The periodic use of black and white film projections to set scenes and depict some of the action is neatly done, but it keeps reminding you of the superior Wilder movie, which, I assume, was not the intention.

There’s another questionable bit of business during the song “The Lady’s Paying,” when a men’s fashion contingent bounds onstage to do a makeover on Joe. We’re treated to a tired old mincing, lisping act that seems even more dated, unfunny and borderline-offensive than ever.

Those quibbles aside, Schaeffer guides the action breezily and often compellingly, aided by Daniel Conway’s classy, versatile scenic design. That design includes lots of wonderful little period details, right down to the colored aluminum glasses for the guests in the New Year’s party scene.

While it can’t eclipse the silver screen original — what could? — “Sunset Boulevard” represents some of Webber’s most polished work. Signature’s passionate, attractive production helps it shine all the more brightly.

Posted by Tim Smith at 1:00 AM | | Comments (0)
Categories: Drama Queens

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About Tim Smith
Born and raised in Washington, D.C., I couldn't help but develop a keen interest in politics, but music, theater and visual art also proved great attractions. Music became my main focus after high school. I thought about being a cocktail pianist, but I hated taking requests, so I studied music history instead, earning a B.A. in that field from Eisenhower College (Seneca Falls, N.Y.) and an M.A. from Occidental College (Los Angeles). I then landed in journalism. After freelancing for the Washington Post and others, I was classical music critic for the Sun-Sentinel in South Florida, where I also contributed to NPR. I've written for the New York Times, BBC Music Magazine and other publications, and I'm a longtime contributor to Opera News. My book, The NPR Curious Listener's Guide to Classical Music (Perigee, 2002), can be found on the most discerning remainder racks.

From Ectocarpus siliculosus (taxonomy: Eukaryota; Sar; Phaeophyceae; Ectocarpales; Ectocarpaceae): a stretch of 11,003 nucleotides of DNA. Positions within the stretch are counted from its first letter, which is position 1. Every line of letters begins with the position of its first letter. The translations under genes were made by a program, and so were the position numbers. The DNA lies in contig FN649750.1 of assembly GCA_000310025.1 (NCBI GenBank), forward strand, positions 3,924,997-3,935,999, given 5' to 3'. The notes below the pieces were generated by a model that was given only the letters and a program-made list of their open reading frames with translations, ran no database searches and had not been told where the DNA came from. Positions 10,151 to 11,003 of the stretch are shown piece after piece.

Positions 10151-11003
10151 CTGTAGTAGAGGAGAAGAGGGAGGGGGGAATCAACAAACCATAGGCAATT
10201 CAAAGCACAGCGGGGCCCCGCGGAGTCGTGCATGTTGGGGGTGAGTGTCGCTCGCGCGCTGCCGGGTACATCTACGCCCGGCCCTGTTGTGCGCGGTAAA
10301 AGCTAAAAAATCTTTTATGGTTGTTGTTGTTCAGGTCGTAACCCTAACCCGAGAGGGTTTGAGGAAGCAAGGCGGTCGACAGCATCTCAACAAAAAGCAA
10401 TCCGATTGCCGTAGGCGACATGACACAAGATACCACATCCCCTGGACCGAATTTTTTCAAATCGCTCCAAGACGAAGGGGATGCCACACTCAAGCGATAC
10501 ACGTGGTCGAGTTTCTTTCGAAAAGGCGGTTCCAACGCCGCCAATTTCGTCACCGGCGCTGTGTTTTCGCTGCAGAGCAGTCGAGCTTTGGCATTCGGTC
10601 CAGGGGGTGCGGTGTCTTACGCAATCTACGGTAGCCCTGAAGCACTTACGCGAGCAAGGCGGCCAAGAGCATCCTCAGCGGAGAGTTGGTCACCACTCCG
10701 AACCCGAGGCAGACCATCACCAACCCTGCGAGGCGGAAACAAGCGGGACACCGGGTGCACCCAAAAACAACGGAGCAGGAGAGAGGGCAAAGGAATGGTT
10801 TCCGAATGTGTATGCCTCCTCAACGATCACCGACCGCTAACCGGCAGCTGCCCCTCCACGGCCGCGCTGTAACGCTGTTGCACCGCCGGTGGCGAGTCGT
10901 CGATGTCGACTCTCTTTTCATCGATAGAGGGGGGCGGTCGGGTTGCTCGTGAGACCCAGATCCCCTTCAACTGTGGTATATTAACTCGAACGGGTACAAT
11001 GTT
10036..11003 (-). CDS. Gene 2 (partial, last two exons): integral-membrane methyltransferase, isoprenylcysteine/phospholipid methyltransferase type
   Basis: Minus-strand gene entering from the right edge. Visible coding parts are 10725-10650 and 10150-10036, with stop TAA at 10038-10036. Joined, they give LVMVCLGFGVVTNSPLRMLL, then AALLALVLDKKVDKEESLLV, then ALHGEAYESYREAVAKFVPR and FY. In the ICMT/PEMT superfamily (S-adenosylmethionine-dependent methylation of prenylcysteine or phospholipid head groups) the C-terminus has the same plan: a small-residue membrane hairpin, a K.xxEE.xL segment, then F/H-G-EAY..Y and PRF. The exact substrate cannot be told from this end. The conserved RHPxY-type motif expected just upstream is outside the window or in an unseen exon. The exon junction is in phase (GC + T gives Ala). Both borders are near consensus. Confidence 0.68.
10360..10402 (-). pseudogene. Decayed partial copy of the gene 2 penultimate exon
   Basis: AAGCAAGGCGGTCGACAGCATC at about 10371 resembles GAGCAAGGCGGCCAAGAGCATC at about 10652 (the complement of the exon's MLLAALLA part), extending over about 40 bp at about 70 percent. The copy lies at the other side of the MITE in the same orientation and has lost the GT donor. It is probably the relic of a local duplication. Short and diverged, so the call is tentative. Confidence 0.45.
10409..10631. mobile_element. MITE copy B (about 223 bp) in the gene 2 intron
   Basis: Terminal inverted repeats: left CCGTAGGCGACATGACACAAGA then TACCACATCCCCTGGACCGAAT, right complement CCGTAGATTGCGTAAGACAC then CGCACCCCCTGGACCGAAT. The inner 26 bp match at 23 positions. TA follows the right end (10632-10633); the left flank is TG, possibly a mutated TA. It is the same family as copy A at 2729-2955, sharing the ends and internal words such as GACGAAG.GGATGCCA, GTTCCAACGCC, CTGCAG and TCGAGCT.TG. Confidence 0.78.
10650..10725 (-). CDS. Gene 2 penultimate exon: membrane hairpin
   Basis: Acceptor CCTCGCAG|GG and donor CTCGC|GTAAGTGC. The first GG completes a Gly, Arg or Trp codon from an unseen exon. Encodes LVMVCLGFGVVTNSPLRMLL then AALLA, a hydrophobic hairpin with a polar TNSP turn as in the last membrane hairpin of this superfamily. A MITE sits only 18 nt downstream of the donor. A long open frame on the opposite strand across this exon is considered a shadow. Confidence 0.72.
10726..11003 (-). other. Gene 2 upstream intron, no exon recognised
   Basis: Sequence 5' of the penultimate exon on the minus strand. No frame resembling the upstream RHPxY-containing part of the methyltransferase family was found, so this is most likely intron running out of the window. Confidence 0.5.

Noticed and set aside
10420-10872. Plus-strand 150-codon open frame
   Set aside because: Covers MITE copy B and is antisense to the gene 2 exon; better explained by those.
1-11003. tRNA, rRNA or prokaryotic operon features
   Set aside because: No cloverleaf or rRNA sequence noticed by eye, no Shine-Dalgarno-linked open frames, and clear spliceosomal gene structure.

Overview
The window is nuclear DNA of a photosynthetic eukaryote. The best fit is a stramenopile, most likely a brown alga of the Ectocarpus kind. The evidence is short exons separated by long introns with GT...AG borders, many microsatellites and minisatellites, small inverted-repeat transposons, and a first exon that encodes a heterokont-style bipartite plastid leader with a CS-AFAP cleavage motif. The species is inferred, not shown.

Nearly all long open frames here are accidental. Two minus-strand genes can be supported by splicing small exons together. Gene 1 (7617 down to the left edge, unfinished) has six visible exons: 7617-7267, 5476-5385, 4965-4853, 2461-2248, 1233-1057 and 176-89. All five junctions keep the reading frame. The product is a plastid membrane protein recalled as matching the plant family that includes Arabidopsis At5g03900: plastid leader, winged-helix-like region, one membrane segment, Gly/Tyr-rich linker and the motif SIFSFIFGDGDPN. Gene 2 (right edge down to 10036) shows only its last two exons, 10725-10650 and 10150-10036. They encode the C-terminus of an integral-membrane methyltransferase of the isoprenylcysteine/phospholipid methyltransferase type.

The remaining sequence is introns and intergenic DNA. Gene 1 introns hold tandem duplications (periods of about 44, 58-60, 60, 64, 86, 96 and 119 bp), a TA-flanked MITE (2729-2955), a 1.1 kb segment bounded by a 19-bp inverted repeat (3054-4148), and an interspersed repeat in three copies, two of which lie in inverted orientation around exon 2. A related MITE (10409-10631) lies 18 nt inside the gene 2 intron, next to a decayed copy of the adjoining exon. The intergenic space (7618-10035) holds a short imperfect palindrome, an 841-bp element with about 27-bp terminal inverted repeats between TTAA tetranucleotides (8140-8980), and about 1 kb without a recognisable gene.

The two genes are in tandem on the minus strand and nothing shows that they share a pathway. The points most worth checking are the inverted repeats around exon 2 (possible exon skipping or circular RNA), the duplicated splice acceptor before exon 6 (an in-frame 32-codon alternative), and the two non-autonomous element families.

I joined the Baltimore Sun as classical music critic in 2000 and, in 2009, also became theater critic, giving me the opportunity to annoy a whole new audience. In 2010, my original Clef Notes blog expanded to encompass a theatrical component -- how could I resist calling it Drama Queens? I hope you'll find both sides of this blog coin worth exploring and reacting to; your own comments are always welcome and valued (well, most of them, at least).

Think of this as your open-all-hours, cyber green room, where there's always a performer or performance to discuss, some news to digest, or maybe just a little good gossip to share.
Note: Tim Smith now writes about the fine arts at This blog will be kept in place as an archive for an indefinite period. Please visit the new location to get the latest Mid-Atlantic arts coverage.